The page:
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Oakland advocates applaud DA’s decision to charge youth in juvenile court

The Alameda County DA Accountability Table holds press conference at the Alameda County Court House in Oakland
Alastair Boone
The Alameda County DA Accountability Table holds press conference at the Rene C. Davidson Court House in Oakland

The Alameda County DA Accountability Table held a press conference Tuesday in support of Pamela Price on the steps of the Rene C. Davidison Court House in Oakland.

"Good morning, first and foremost, I’d like to send prayers, energy, and healing to the family that was impacted.”

That’s George Galvis, the Co-Founder and Executive Director for Communities United for Restorative Youth Justice (CURYJ). He’s a former juvenile lifer, who was charged in juvenile court at the age of 16.

“I know that all young people have the ability to change their lives, and that’s why I stand here today in solidarity with the decision to treat children as children.” 

Galvis is one of the advocates that gathered on the steps of the courthouse in support of a policy in the office of District Attorney Pamela Price: to prosecute youth in juvenile court, rather than trying them as adults.

This policy was recently put to the test, in a case involving a 17-year-old who allegedly murdered teenage brothers, Angel and Jazy Sotelo Garcia. Angel and Jazy were 15 and 17-years old, respectively, when they were murdered at a birthday party in Oakland, in 2022. DA Price recently decided to prosecute the suspect in juvenile court, rather than charging him as an adult.

In 2016, California voters passed Proposition 57, which removed the authority of prosecutors to directly file charges against minors in adult court. Now, the decision of whether or not to charge specific youth as adults falls to the District Attorney, who must file a special motion if they seek to send a teenager to adult court. After this motion is filed, a judge decides whether or not to transfer the minor.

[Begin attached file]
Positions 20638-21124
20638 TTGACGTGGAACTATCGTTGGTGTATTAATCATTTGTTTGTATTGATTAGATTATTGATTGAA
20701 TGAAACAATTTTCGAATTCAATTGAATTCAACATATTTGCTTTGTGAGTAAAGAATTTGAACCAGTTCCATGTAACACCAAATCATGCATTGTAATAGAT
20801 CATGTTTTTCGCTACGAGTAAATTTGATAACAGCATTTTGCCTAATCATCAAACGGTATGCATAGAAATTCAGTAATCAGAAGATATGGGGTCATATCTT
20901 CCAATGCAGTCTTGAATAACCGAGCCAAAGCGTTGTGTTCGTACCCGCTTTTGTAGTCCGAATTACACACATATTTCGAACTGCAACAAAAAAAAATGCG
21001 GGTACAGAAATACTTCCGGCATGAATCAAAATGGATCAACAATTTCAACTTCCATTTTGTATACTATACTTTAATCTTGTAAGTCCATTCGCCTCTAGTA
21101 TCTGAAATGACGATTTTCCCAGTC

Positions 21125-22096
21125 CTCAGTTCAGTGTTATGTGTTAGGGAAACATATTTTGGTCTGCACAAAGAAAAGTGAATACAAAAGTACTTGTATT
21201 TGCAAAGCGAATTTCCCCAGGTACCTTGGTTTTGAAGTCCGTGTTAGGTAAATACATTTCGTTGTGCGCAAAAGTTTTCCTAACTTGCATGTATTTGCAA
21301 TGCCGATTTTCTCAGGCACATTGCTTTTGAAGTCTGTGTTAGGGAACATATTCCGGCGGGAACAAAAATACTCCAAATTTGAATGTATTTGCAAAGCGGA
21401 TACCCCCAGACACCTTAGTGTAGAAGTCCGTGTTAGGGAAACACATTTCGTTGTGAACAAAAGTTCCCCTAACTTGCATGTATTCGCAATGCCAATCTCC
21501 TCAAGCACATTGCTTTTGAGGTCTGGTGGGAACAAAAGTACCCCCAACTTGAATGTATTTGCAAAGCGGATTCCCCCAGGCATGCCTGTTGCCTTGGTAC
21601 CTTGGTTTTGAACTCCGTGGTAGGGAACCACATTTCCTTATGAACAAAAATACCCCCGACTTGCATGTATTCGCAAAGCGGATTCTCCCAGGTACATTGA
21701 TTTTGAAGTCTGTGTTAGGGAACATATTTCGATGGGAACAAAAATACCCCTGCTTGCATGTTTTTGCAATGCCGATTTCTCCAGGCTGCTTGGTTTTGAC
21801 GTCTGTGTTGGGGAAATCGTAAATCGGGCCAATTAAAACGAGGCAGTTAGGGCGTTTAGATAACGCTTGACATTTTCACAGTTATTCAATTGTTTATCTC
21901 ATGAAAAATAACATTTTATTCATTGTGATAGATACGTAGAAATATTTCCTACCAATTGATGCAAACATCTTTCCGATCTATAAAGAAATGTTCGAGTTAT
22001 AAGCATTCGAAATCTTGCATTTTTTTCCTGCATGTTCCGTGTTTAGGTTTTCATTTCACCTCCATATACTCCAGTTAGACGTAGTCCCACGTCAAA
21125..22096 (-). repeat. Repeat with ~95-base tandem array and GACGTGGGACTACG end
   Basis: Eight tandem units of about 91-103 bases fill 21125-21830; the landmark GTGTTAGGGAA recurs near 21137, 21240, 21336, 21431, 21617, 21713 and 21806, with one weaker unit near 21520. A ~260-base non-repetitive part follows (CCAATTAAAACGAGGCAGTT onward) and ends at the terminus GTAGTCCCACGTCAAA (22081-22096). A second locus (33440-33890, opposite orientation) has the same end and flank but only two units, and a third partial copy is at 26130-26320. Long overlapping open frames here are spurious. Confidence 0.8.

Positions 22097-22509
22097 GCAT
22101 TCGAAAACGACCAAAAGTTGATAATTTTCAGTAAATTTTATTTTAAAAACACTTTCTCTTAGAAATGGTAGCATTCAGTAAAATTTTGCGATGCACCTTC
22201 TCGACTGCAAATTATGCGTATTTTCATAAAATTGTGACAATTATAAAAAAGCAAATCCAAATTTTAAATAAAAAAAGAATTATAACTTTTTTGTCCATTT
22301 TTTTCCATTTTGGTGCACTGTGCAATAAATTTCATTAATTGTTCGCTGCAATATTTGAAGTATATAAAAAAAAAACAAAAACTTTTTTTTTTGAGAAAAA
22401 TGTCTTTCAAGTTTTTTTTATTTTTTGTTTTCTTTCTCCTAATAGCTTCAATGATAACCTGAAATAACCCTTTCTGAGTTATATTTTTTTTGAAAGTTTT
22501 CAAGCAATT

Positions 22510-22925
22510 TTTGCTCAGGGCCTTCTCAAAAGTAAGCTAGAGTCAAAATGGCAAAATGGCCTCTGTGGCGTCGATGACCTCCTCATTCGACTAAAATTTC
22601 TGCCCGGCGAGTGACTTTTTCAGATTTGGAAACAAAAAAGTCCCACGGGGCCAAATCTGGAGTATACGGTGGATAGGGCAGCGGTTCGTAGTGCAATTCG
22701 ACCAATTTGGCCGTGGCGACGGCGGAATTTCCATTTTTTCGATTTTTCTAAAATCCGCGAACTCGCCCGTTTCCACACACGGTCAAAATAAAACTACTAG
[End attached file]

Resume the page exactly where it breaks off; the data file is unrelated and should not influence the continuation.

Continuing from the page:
During her campaign for the District Attorney’s seat, Price promised that she would use her discretion not try youth as adults. The Alameda County DA Accountability Table says this is essential for maintaining community safety and equitable justice in Alameda County.

John Vasquez is the Policy and Legal Services Manager for Communities United for Restorative Youth Justice. He said he was 16 when he was processed through adult court.

“During my 25 years of incarceration, I met many people, who could have done so much good for society, had they remained in juvenile court. Instead, they were warehoused in adult prisons for decades. Keeping kids in the juvenile system will give young people the opportunity that I ,and countless others, never had.” 

Advocates at the press conference also pointed out that juvenile justice is an equity issue. They said that between 2006 and 2018, 97 percent of the youth who were prosecuted as adults in Alameda County were Black and Brown, and that in 2014, that number was 100 percent.

However, some are outraged at DA Price’s decision to keep the alleged murderer in this case in juvenile court. The family members of the brothers who were murdered are urging the public to contact Price, and ask her to reverse her decision.

Alastair Boone is the Director of Street Spirit newspaper, and a member of KALW's 2024 Audio Academy.